What's in a College Application

Find the right college for you.

It’s the combination of all components of your college application that gives admissions officers an idea of who you are. Not every college requires every one of these elements. For example, some colleges don't ask for admission test scores, but this list includes the most common requirements. Be sure to find out from your school counselor or principal which items you can send, and which items your high school should send.

Parts of the College Application Process

If you want to apply to college, you’ll need to know the essential parts of the overall application process. Besides this, you need to know the admissions process (i.e., requirements) of each college you’re interested in.

Application Forms

To fill in all the blanks on the application form itself, you may have to dig up documents or get answers from your parents. Most students use online applications, but paper applications are usually available through the admissions office if you prefer to go that route. There are also websites that let you complete one application online and submit it to several colleges.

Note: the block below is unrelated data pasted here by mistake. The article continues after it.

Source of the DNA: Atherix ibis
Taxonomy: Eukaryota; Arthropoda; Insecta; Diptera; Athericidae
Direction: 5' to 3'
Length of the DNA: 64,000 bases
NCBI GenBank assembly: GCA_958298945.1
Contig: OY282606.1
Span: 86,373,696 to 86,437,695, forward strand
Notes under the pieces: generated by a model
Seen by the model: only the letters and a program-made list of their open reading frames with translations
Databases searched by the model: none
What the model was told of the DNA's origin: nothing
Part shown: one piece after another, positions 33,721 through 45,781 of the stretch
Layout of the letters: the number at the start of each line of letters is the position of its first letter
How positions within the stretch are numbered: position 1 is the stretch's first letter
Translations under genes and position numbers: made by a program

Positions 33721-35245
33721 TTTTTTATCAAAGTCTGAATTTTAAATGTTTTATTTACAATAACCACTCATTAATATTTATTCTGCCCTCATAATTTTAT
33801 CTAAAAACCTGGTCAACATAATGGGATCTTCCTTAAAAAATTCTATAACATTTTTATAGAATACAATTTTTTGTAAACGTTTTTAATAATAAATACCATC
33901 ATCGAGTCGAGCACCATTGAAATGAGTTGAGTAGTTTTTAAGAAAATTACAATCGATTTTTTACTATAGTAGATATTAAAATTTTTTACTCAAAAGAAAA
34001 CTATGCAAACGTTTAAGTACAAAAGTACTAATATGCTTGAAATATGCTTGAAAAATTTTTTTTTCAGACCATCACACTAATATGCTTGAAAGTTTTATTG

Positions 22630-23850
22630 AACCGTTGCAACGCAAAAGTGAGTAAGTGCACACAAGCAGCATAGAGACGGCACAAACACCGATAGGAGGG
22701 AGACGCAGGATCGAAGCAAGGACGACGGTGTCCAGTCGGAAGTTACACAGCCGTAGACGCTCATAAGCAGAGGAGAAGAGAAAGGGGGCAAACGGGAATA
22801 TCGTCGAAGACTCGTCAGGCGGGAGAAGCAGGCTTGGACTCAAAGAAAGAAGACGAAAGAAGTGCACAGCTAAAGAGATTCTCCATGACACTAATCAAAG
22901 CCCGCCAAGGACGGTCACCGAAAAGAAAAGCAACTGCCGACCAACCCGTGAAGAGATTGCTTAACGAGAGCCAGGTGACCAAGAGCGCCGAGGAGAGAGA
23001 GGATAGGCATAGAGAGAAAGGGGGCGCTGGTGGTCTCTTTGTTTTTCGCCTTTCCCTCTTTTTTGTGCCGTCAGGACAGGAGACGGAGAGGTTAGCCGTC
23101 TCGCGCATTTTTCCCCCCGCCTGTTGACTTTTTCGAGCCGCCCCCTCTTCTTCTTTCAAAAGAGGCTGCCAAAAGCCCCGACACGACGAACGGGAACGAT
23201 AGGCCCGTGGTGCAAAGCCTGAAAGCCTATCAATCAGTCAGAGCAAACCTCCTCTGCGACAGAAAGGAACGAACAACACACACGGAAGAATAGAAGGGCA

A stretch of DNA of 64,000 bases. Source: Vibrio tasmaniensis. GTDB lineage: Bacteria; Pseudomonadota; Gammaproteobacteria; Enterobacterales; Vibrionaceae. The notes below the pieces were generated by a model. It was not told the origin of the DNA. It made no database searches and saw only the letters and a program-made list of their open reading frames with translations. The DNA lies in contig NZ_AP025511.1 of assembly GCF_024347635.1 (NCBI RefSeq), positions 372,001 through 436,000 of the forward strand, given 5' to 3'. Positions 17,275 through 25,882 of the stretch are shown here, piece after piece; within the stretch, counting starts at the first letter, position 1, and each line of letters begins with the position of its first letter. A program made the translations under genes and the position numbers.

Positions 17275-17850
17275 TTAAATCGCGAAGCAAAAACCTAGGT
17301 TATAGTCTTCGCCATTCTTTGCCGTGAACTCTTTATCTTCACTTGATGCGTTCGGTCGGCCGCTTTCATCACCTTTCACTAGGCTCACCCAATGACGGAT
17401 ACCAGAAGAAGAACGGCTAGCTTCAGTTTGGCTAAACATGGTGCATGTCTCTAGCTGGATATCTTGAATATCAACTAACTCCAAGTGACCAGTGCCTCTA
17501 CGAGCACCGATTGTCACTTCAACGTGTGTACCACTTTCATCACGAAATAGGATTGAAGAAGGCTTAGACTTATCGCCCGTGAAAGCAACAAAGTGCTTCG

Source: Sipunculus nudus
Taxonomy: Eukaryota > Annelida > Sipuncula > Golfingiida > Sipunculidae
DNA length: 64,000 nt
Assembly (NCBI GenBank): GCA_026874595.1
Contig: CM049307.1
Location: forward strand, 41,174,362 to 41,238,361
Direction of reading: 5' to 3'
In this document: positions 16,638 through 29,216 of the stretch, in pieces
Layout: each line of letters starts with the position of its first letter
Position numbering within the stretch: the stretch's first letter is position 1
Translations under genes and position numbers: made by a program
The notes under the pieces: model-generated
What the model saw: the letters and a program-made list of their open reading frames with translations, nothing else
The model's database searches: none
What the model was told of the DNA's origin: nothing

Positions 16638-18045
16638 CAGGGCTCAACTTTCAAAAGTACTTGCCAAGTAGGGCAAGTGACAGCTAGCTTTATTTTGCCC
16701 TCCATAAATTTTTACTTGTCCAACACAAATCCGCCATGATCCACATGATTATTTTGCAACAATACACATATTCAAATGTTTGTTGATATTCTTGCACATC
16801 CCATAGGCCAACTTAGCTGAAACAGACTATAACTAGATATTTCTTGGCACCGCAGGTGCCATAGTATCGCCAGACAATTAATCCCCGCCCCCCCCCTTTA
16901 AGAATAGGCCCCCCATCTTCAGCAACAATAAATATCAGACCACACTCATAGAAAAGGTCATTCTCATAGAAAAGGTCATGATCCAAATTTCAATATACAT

two students on laptop

Application Fees

College application fees can vary. Some colleges charge nothing. Others charge up to $100. Fees are nonrefundable. Many colleges offer fee waivers to students who can't afford to pay. If you need application fee waivers, speak with your school counselor or principal.

Your High School Transcript